by REBECCA SPARROW
My timing could be better.
We’re just weeks away from Mother’s Day and here I am writing a post that essentially criticises my mum. Let me tell you, it makes for uncomfortable writing. And it’s entirely Kate Winslet’s fault. More on that in a moment.
You see, I have always seen my mum as amazing. I have looked to her as the benchmark of how to be a mother who is loving but not cloying, who nurtures but doesn’t stifle. She raised me to be strong and independent, to laugh often, to work hard but to keep things in perspective. Mum encouraged me to cherish my girlfriends, to show compassion, to earn my own money, to always find time – regardless of kids or work – to do something that is my own.
So let’s just make it clear that my mum would beat Carol Brady, Mrs Partridge, Clare Huxtable and yes, even Julie Rafter if there was ever some boxing match involving my mum and, you know, fictional mums from TV. Which there’s not. Obviously. But if there was – ‘You going down, ladeeeeeeeez. Word.” Or something. Anyhoo …
Soooooo writing this post is a just a leetle difficult.
Because last week I had a lightbulb moment thanks to, well, Kate Winslet. Yes, Kate “I’m-flying-look-at-me-look-at-me-there’s-only-room-on-this-plank-in-the-sea-for-one-of-us-Jack” Winslet and I’ve realised that while I want to (and should) hope to emulate much of my mother’s parenting habits – there’s one thing I must do differently. And it’s the way I speak about my appearance. My body.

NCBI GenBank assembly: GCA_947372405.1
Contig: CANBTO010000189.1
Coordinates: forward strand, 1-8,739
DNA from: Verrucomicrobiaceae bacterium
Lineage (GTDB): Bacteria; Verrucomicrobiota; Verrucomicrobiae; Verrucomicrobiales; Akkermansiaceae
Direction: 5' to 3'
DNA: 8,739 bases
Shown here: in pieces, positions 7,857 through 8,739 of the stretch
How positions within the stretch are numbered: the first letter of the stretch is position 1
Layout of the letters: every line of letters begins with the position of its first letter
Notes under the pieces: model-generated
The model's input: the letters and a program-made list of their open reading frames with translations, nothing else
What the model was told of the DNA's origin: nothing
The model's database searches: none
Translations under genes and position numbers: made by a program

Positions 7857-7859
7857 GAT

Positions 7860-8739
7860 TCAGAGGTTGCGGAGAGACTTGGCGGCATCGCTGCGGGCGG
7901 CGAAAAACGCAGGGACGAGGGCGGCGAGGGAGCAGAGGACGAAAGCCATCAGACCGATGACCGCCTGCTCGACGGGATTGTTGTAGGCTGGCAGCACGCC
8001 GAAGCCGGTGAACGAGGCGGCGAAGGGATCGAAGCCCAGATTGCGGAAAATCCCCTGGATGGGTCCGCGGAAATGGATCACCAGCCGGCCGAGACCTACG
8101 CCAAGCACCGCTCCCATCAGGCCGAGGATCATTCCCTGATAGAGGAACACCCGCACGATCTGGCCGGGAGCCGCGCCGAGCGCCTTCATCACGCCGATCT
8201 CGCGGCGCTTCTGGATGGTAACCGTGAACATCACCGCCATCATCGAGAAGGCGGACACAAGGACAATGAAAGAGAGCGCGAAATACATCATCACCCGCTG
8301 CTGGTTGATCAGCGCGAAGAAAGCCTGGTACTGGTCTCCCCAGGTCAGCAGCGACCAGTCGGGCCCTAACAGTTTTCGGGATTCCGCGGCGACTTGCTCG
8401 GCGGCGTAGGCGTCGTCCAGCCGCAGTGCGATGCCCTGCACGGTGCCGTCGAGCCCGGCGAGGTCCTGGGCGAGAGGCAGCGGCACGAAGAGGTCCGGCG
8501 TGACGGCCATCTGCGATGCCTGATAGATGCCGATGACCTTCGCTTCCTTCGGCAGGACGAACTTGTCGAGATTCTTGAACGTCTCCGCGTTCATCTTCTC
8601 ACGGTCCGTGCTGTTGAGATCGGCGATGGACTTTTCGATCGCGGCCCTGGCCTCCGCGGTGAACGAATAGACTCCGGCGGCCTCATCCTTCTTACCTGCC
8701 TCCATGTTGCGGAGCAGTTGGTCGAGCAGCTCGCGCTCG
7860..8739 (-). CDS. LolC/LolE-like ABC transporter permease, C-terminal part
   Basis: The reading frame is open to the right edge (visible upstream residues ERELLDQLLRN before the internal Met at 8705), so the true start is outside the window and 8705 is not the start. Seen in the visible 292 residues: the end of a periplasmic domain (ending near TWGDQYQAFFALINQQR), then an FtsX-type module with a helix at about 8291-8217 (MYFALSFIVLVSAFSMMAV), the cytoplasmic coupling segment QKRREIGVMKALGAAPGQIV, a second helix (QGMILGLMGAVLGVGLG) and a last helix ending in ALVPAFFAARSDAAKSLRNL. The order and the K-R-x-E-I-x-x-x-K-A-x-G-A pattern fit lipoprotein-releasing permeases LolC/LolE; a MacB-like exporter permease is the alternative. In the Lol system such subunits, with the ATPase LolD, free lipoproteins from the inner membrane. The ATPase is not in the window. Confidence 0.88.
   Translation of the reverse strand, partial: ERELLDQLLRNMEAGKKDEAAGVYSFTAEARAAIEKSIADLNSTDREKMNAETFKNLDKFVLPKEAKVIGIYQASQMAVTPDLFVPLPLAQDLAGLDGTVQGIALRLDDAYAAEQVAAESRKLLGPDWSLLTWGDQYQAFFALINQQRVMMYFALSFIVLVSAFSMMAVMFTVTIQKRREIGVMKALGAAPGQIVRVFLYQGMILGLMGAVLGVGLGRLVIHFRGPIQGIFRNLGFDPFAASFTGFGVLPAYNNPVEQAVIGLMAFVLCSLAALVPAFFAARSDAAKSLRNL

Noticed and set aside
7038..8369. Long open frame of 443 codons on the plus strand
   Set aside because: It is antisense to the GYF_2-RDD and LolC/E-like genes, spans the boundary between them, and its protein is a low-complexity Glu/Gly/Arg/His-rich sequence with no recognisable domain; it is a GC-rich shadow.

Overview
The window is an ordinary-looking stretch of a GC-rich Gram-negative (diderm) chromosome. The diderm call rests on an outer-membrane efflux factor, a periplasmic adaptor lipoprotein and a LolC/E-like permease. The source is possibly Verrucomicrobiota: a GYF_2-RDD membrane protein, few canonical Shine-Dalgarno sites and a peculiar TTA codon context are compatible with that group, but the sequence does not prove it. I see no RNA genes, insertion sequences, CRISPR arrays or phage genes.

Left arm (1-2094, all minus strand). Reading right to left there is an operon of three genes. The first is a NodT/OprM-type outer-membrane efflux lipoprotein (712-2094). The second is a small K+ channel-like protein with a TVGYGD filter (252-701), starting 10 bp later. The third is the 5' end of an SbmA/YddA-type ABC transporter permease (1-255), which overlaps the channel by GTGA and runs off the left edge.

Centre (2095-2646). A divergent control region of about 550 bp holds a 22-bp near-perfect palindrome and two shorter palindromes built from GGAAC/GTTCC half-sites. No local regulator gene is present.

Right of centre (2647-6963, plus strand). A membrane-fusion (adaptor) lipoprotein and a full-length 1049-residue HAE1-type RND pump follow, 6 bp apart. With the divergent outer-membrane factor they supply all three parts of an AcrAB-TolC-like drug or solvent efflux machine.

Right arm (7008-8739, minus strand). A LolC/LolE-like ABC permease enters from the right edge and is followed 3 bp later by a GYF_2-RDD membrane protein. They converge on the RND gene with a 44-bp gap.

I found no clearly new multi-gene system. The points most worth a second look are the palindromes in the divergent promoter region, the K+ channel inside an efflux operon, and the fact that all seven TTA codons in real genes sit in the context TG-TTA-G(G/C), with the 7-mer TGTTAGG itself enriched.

I know what you’re thinking. You’re thinking I grew up in a household where my mum routinely sledged her appearance in the mirror. But I didn’t. I can – hand on heart – tell you that I never once heard my mother complain about her figure. Never heard her bemoan her thighs or her arms, the size of her boobs or the shape of her hips. She may have thought it in her head – I’m sure she did – but she just never verbalised it. Certainly never in front of me. Consequently despite the fact that I am an entirely different size and shape to my mother (I look like I ate my mother, frankly) I rarely utter a negative word about my appearance in front of Ava or Brad. Do I think it? HELL TO THE YES. It’s like my head features a soundtrack narrated by Anna Wintour. But I don’t say any of it out loud.
And for year YEARS I have thought this was enough. More than enough. Just last week I was congratulating myself on my awesome body image parenting while simultaneously stuffing several of Ava’s Easter eggs into my cake-hole.
But last week Kate Winslet made me realise it’s not enough.
Last week on Facebook I stumbled upon this quote from the actress about what she says to her 12-year-old daughter Mia: